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Vol. 72/No. 51      December 29, 2008

Canadian rulers face parliamentary crisis
MONTREAL—Under the pressure of the unfolding world economic crisis, Canada’s capitalist rulers have faced political instability and a parliamentary crisis since the October 14 federal election won by the Conservatives.

On December 1 the Liberals and the social-democratic New Democratic Party (NDP) formed a coalition backed by the Bloc Quebecois (BQ), a capitalist party that supports sovereignty for Quebec, to replace the Conservative government of Prime Minister Stephen Harper. They accuse the Conservative minority government of not doing enough to stimulate the economy.

To prevent a no-confidence vote that would oust him, Harper shut down Parliament December 4. He also launched a chauvinist, anti-Quebec propaganda campaign slamming the new coalition as “a betrayal of the best interests of our country.”

The officialdom of the Canadian Labour Congress and the three Quebec union federations initiated rallies in at least 12 cities across the country backing the moves toward a Liberal-NDP coalition government. At a Montreal rally of about 1,000 people, Liberal, NDP, BQ, and union speakers claimed the coalition was defending “Canadian democracy” and the interests of working people. Many spoke against the Conservative “Quebec-bashing” campaign.

Following the parliamentary shutdown, a long-term leadership crisis in the Liberal party ended with the resignation of its national leader, Stéphane Dion, and his replacement with Michael Ignatieff.

Parliament will reopen January 26 and the next day the Conservative government will present its proposed budget. If it is defeated by the opposition, that could precipitate another federal election or revive the Liberal-NDP coalition option.  
Tens of thousands of layoffs
The backdrop to this political instability is the rapid contraction of Canada’s economy.

In November 71,000 workers were thrown out of work, the biggest monthly job loss since the recession of 1982. In Ontario, Canada’s industrial heartland, 66,000 jobs were cut, many in the automobile industry. Nationally, 38,000 jobs in the service sector were lost.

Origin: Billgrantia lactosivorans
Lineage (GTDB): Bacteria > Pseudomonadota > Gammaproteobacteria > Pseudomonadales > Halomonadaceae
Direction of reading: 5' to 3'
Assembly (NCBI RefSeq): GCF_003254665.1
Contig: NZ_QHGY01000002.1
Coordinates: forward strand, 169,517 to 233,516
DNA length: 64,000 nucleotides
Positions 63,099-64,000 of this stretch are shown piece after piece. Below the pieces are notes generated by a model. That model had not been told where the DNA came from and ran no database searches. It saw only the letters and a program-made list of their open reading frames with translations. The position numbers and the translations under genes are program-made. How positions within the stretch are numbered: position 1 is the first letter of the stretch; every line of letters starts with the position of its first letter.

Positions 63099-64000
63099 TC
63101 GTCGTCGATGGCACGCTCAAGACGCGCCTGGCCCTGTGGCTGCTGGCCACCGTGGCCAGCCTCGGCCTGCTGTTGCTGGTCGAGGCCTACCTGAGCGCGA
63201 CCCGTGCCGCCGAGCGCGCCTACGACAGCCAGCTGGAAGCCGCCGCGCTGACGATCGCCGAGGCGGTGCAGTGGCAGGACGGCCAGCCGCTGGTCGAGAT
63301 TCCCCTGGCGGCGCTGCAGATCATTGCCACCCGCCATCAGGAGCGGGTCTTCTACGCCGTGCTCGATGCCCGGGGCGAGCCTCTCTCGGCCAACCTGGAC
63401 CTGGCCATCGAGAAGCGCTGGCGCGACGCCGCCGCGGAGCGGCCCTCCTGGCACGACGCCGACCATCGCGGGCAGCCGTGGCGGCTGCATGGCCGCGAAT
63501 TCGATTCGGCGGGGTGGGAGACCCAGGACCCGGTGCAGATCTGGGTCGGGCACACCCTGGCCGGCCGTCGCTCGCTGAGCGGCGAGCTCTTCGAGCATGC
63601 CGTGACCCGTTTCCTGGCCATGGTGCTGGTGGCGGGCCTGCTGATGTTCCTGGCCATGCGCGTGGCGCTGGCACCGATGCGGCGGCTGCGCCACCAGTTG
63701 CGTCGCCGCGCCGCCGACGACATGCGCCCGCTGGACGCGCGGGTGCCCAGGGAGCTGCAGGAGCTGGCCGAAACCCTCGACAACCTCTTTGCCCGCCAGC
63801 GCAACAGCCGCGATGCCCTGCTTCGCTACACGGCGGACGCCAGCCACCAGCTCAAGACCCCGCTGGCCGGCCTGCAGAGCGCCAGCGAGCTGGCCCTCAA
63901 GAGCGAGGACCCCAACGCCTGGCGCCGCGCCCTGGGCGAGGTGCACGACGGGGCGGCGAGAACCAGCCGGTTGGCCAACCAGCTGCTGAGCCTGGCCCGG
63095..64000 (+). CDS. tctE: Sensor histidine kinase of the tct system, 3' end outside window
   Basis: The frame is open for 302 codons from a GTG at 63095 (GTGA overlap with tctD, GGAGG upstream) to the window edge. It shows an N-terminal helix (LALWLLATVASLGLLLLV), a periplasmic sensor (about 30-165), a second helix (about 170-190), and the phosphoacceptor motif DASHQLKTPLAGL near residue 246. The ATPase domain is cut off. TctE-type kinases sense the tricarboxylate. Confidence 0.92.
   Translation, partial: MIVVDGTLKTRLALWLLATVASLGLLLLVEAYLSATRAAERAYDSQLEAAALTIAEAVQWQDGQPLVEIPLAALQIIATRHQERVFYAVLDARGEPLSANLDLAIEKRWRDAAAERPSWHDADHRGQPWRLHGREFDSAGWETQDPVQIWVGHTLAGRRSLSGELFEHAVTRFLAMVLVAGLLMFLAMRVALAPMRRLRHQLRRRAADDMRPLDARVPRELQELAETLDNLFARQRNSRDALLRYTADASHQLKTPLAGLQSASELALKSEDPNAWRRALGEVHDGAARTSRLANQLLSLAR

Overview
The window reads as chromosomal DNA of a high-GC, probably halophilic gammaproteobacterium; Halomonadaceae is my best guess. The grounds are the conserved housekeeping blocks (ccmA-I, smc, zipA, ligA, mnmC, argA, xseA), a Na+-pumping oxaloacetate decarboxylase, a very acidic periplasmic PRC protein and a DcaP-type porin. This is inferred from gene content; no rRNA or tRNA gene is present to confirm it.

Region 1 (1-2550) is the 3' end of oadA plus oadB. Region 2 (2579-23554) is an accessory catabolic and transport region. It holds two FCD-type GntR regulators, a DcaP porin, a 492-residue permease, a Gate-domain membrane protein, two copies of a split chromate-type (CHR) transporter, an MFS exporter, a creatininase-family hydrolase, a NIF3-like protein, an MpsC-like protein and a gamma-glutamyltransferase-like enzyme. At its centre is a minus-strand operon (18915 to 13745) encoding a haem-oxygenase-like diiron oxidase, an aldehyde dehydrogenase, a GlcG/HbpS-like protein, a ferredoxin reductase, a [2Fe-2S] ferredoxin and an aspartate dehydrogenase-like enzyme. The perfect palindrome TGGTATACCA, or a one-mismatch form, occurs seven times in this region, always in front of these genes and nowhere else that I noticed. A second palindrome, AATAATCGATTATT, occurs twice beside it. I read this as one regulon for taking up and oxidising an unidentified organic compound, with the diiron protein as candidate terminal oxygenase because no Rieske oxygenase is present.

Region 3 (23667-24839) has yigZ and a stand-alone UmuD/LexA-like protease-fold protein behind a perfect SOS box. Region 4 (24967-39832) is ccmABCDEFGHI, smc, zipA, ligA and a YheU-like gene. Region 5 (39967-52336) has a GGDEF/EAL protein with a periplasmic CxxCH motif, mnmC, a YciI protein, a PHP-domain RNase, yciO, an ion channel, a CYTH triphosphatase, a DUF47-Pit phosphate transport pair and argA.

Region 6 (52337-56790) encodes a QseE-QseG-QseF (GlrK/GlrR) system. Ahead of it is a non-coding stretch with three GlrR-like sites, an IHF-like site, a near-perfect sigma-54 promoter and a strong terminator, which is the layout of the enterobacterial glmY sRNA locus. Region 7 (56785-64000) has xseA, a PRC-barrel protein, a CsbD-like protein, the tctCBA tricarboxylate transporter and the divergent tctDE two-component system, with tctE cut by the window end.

Mining towns like Sudbury are facing massive layoffs with the drop in the price of nickel. In the West, slumping oil prices foreshadow layoffs in Alberta and elsewhere as drilling and other oil-related projects are cancelled or put on hold. Layoffs and plant closures are accelerating in the forest and pulp and paper industries.

The Canadian dollar, which had climbed to par with the U.S. dollar, has fallen to about 80 U.S. cents. Across the country home prices are dropping at a sharp rate.

Over the past months the federal government has given $25 billion to Canada’s banks to avoid a crisis. Ford, GM, and Chrysler are demanding an emergency government financial bailout of up to $7.2 billion for their plants in Canada.  
Communist League candidate speaks
The parliamentary saga in Ottawa completely overshadowed the December 8 Quebec provincial election. The former minority Liberal government was returned with a smaller-than-expected majority of 66 seats in the 125-seat Quebec National Assembly. The bourgeois nationalist Parti Quebecois (PQ), which favors sovereignty for Quebec, moved up, coming in second with 51 seats to become the official opposition.

The previous official opposition, the right-wing Quebec Democratic Action, which is for Quebec autonomy, was reduced to third place with seven seats. Quebec Solidaire, a reformist party formed in 2006, elected one member in a Montreal district. Quebec Solidaire is the product of the fusion of several parties of the petty-bourgeois left. It supports Quebec’s sovereignty.

Speaking on the Ottawa developments at a Militant Labor Forum one day before the Quebec election, Michel Prairie, Communist League candidate in the Montreal electoral district of Laurier-Dorion, said, “The anti-Quebec campaign of the federal government aims at weakening our capacity to resist by deepening divisions in the working class along national lines.

“Despite their differences, both Conservative and Liberal-NDP coalition proposals to deal with the economic crisis start with propping up the capitalist system and increasing profit rates at the expense of working people.”

Prairie said that “backing a Liberal-NDP coalition government in no way strengthens the capacity of working people to defend ourselves as the capitalist crisis unfolds.”

“The only realistic perspective for workers is to take the road of independent political action in order to build a revolutionary movement of millions to take political power out of the hands of the capitalist class,” he explained.

Fighting workers should advance the perspective of building a labor party that is based on a transformed and fighting union movement, Prairie said.
Related articles:
Communist League opposes attacks on free speech in Canada elections  
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